The following chart compares actual oil demand in the U.S. to several relevant demand forecasts of the EIA, all data coming from the EIA itself. U.S. demand reached a plateau for four years ending in 2007. Before, during, and even after the actual maximum demand, the models predicted decades of growth.

(Click to enlarge)

The next chart shows the same kind of comparison for the IEA’s models of OECD oil demand. Actual demand gently achieved its maximum in 2005. Even the alternative policy (lower demand) case in 2006 failed to capture the impending decline, but the reference cases adapted to the reality of declining demand much more quickly than did the EIA. Still the IEA over predicted the actual demand. Though not shown in charts, the EIA’s model of OECD demand growth and the IEA’s model of U.S. demand growth follow the same patterns. In short, these deeply technical and widely used referenced models missed badly the pivot point, the watershed of the object of analysis. For truly exculpatory reasons, the second and third order dynamics of reality were not captured by the models.

(Click to enlarge) Related: Oil Companies Bet Big On This Mature Oil Play

Rather than the theoretical calculation by such models, empirical observation of history is likely more informative when it comes to anticipating the timing of maximum demand. The graph below normalizes annual oil demand from the G7 countries with the U.S. shown in black, each normalized to its own year and volume of maximum demand. The scales show a 15 year window around the maximum annual consumption, and the pattern of the G7 is repeated in the OECD total and in most all of the 28 other countries.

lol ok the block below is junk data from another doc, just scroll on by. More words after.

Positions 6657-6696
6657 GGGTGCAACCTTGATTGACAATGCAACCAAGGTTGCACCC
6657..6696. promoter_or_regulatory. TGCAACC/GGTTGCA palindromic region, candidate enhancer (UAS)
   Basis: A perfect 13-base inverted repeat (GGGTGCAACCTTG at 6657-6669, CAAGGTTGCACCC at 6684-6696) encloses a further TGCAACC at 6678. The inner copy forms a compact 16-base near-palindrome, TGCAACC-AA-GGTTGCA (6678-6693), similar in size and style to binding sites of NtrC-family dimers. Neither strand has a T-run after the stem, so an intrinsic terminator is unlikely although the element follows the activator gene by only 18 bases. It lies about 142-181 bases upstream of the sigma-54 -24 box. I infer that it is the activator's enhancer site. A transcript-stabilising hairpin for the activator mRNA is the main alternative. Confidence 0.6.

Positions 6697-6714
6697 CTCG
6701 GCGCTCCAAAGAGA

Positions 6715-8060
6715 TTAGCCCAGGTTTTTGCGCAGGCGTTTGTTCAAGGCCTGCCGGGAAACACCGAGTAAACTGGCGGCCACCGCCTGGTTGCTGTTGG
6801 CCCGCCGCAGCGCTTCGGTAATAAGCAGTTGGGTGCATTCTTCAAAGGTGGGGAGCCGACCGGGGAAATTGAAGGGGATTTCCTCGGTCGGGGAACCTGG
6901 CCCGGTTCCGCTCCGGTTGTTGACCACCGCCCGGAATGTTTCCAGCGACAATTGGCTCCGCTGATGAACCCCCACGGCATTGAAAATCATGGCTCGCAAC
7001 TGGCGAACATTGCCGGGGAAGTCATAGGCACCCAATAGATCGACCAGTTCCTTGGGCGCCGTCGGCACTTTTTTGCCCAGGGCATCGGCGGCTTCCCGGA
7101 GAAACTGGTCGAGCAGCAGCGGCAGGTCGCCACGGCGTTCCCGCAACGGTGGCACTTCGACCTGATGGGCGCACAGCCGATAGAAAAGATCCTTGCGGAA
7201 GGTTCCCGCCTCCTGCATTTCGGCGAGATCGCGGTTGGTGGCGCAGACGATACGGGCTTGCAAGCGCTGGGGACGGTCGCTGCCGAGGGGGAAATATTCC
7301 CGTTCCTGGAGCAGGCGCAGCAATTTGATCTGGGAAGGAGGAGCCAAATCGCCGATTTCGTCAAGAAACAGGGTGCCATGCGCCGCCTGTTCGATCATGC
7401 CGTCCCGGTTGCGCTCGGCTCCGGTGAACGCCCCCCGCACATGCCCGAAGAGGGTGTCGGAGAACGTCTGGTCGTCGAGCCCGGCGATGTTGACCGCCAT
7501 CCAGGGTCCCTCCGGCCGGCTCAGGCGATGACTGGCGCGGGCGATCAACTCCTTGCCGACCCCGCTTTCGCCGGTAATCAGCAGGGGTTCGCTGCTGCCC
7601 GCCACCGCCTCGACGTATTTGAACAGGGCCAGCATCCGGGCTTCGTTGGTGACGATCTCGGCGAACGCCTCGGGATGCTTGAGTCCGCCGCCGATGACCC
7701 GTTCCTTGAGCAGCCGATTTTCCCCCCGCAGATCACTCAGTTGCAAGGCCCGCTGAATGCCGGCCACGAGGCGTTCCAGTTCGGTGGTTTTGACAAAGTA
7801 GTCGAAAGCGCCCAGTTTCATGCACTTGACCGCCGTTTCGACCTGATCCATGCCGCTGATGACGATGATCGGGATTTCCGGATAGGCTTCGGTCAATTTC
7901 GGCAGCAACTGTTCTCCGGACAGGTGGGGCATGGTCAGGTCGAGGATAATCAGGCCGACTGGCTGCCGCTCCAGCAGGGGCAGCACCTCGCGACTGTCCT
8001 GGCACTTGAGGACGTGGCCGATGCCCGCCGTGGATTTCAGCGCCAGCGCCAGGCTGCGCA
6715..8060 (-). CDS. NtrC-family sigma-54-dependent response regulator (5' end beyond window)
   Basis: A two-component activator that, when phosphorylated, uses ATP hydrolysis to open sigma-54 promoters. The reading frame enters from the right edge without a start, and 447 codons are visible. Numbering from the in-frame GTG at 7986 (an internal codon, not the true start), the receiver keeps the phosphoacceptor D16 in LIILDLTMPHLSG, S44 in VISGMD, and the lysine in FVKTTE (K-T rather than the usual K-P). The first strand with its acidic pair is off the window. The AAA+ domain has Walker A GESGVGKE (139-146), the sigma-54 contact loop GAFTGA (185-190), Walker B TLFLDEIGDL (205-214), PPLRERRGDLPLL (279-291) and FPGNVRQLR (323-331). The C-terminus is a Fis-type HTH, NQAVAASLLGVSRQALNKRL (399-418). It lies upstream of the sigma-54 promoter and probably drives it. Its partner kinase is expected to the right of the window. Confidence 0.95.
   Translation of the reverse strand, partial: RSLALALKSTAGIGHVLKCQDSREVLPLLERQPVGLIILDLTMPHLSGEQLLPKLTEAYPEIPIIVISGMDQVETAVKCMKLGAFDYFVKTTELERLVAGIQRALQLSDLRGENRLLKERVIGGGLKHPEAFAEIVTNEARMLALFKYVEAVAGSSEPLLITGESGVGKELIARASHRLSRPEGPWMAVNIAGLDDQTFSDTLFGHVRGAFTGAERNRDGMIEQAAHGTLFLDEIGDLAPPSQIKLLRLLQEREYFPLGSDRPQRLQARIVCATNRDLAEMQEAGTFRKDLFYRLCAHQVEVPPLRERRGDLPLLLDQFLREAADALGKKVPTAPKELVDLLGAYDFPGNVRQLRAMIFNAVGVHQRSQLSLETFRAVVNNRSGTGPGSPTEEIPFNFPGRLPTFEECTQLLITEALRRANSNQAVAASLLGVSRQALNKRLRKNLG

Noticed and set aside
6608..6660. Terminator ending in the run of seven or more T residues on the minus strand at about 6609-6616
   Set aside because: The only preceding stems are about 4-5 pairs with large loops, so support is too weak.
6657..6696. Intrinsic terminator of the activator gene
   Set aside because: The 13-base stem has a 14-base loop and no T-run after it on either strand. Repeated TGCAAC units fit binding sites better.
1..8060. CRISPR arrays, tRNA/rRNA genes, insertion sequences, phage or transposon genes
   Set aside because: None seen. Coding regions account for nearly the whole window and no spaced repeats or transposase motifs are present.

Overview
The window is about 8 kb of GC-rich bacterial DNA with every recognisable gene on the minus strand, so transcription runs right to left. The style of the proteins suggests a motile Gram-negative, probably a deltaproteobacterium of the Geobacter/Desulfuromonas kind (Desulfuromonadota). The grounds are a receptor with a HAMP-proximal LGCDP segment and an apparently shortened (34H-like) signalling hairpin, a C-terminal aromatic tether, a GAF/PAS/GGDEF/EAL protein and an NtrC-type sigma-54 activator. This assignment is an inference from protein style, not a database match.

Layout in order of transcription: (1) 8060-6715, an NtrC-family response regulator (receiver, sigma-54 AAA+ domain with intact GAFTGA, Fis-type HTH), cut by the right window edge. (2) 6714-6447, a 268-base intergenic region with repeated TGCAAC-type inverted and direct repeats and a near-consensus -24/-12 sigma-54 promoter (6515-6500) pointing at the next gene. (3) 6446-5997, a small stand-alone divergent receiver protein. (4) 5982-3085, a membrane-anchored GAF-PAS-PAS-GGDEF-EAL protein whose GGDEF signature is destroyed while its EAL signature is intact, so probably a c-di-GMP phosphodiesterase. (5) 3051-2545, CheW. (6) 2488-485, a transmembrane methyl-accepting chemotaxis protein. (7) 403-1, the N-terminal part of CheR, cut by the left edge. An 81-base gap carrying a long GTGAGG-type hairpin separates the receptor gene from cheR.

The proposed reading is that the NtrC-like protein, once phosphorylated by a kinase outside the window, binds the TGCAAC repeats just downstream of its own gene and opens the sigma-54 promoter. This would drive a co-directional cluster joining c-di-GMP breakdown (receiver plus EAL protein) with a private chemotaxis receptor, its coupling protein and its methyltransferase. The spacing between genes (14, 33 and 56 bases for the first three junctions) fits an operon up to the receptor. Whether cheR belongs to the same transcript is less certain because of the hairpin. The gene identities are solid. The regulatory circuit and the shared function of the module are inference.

(Click to enlarge)

The same data viewed on the scale of generations may resemble an alpine peak, but from the experience of living through it, demand does not peak. It sputters, surges and stalls as it rolls over from a slow incline into a slow decline. It is less a peak and more a crest of demand.

Sequential global demand forecasts over the last decade have projected slower growth, mostly now forecast at less than 1 percent, and sensitivity cases now allow for the possibility of substantial demand decline by 2040. Unfortunately, experience demonstrates that the crest will likely occur unexpectedly and sooner than predicted. And then our industry enters a whole new world as the moving balance of supply and demand turns into a race to the bottom.

By Dwayne Purvis for Oilprice.com

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  • brett ingham on March 28 2017 said:
    The author of this report may be dead-on right about oil consumption regarding OECD countries, but the far bigger issue is the developing countries, especially India and China, where 2 billion people are moving quickly towards the modernized world. That population is nearly 10 times larger than the U. S. Do we expect electric vehicles to outpace demand for gas driven vehicles in those parts of the world more rapidly than the 1% decline in demand for the OECD countries? I know where I would place that bet!
  • Bharath on March 28 2017 said:
    @brett ingham-
    being an indian i will tell you wats happening in india-

    -13 % of total crude oil is used in agriculture mainly for water pumpsets and tractors. of 10 million diesel pupmsets already 1 lak pumpsets r converted to solar pumpsets, its happening so fastly trust me in next 5-10 years no one will use diesel pump sets. My bet is 3-4% crude oil demand will be off in next 3-5 years.

    - 25% of total crude oil is used in public transport vehicles like buses and heavy trucks. Govt is planning to convert 1.5 lak diesel buses into electric buses in next 3-5 years and its already started pilot projects. For heavy trucks and lorries, govt is planning for a electric highway from Delhi-Mumbai but this is still in thought process . my bet is 3-4% crude oil demand will off